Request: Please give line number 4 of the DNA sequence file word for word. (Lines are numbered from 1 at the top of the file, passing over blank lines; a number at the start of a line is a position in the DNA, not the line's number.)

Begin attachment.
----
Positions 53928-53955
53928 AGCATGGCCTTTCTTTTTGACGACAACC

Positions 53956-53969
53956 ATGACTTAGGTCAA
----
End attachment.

53956 ATGACTTAGGTCAA